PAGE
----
Caterpillar is running ads promoting a sweepstakes to win a custom industrial-strength toolbox.

The Dark Tower

The exact same approach used to sell the movie theaters is being used to sell it on home video if TV commercials like this are any indication. How’d that work out again?

The Florida Project

Another feature profile of director Sean Baker appeared on Wired where he talked about the freedom and constraints that came with having a much bigger budget than he did on his previous films.

Blade Runner 2049

The movie’s overt product placement has come under some criticism, which as this post points out, may actually be because of the organic, natural way brands were worked into the original movie.

Only the Brave

TheWrap has a feature on how the story of the Granite Mountain Hotshots went from the pages of GQ to the big screen.

The Florida Project – Marketing Recap

Childhood adventure is at the core of the story in this week’s new release The Florida Project. Written and directed by Sean Baker (who made a splash with the highly-praised Tangerine), the movie focuses on Moonee (newcomer Brooklyn Prince) who lives with her mother Halley (Bria Vinaite) in a low-rent motel just outside Disney World.

Moonee is a free spirit with a rich imagination who turns every day into an adventure. She’s constantly exploring the area, which is decidedly seedy despite the presence of so many glamorous tourist attractions. Sometimes those adventures involve Bobby (Willem Dafoe), the manager of the hotel. The lengths Halley goes to in order to support her daughter become increasingly dangerous, though, which could impact the innocent childhood Moonee enjoys.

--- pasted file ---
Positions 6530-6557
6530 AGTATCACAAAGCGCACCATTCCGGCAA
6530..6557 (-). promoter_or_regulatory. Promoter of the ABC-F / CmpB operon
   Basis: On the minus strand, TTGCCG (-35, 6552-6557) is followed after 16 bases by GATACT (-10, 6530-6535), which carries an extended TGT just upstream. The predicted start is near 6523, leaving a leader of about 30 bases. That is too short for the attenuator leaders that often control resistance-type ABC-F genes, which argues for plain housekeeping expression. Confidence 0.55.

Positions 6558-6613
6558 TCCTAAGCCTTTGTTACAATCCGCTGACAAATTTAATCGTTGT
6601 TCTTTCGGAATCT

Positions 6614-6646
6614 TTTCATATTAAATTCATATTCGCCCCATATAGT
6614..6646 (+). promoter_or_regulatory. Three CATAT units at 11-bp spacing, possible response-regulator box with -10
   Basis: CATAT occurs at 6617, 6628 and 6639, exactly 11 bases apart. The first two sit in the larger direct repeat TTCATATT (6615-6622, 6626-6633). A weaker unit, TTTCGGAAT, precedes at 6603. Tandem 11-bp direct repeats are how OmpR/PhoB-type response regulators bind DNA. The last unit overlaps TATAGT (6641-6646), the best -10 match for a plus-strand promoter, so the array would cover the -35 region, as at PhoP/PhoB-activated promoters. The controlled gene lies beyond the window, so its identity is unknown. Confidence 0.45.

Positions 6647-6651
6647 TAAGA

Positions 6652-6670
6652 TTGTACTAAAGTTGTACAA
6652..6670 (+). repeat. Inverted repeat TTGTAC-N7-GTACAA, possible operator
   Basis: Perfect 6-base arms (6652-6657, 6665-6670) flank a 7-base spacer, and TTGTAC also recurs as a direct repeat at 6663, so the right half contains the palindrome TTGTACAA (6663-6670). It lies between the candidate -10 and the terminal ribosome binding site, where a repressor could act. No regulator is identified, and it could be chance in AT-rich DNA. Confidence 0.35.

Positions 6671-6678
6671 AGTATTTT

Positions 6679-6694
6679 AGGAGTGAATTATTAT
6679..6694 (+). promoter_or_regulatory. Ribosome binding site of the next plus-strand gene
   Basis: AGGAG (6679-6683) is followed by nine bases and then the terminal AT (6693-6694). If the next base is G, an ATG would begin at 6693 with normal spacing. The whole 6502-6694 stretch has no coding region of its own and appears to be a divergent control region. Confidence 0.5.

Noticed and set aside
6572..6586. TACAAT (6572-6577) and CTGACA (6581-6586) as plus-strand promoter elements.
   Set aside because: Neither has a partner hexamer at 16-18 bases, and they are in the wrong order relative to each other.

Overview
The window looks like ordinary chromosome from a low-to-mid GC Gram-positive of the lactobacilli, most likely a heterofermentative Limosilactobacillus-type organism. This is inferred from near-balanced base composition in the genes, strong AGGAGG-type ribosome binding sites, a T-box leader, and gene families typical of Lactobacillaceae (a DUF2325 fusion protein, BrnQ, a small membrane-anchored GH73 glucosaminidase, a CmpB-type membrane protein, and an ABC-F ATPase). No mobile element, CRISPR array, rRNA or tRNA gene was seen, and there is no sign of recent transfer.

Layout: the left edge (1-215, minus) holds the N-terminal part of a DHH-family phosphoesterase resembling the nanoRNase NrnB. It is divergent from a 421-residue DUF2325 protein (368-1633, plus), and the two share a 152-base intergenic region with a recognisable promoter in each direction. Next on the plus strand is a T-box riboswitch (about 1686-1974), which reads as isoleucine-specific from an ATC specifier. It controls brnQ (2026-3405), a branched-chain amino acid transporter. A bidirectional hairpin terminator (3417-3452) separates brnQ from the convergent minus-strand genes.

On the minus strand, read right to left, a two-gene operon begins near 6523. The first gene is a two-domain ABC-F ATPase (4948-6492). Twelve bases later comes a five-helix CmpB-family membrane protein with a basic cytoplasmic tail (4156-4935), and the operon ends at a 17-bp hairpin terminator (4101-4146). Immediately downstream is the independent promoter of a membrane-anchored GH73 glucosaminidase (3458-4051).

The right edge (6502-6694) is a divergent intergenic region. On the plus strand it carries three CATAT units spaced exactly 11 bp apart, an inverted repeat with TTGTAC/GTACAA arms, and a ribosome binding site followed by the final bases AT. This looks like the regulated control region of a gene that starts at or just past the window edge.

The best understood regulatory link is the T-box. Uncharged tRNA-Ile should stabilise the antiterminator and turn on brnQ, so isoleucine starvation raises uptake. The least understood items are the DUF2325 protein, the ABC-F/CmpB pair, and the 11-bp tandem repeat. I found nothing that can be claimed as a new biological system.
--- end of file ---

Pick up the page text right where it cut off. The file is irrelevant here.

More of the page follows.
The Posters

The first and only poster shows Moonee running through the parking lot of the hotel where she lives, living her best childhood life, it seems. A rainbow streaks through the sky behind her while copy reads “Find your kingdom,” a nice nod to the setting of the movie.

The Trailers

As the first trailer opens with Bobby lovingly scolding the kids for dripping ice cream inside the office of the Magic Castle motel. They leave complaining he’s no fun. From there we’re primarily following Moonee and her friends as they wander about from place to place on endless summer days. Bobby becomes concerned no one is looking after the girl when her mom Halley gets a new job. Things quickly return to Moonee and her childhood adventures, though.

It’s…well…it’s kind of amazing. There’s no shortage of movies that are about childhood in some manner, but this one seems to double down on the idea that we’re not only following the kid but seeing the adult world from her perspective. That’s unique, as is the Florida landscape that’s captured on film here, the one that’s meant to appeal to tourists but is filled with locals just trying to make things work.

Online and Social

The title treatment is the main element on the front page of the movie’s official website. Below that is a rotating series of quotes from early reviews praising the film. At the bottom are links to the movie’s Twitter, Facebook and Instagram profiles as well as a prompt to buy tickets.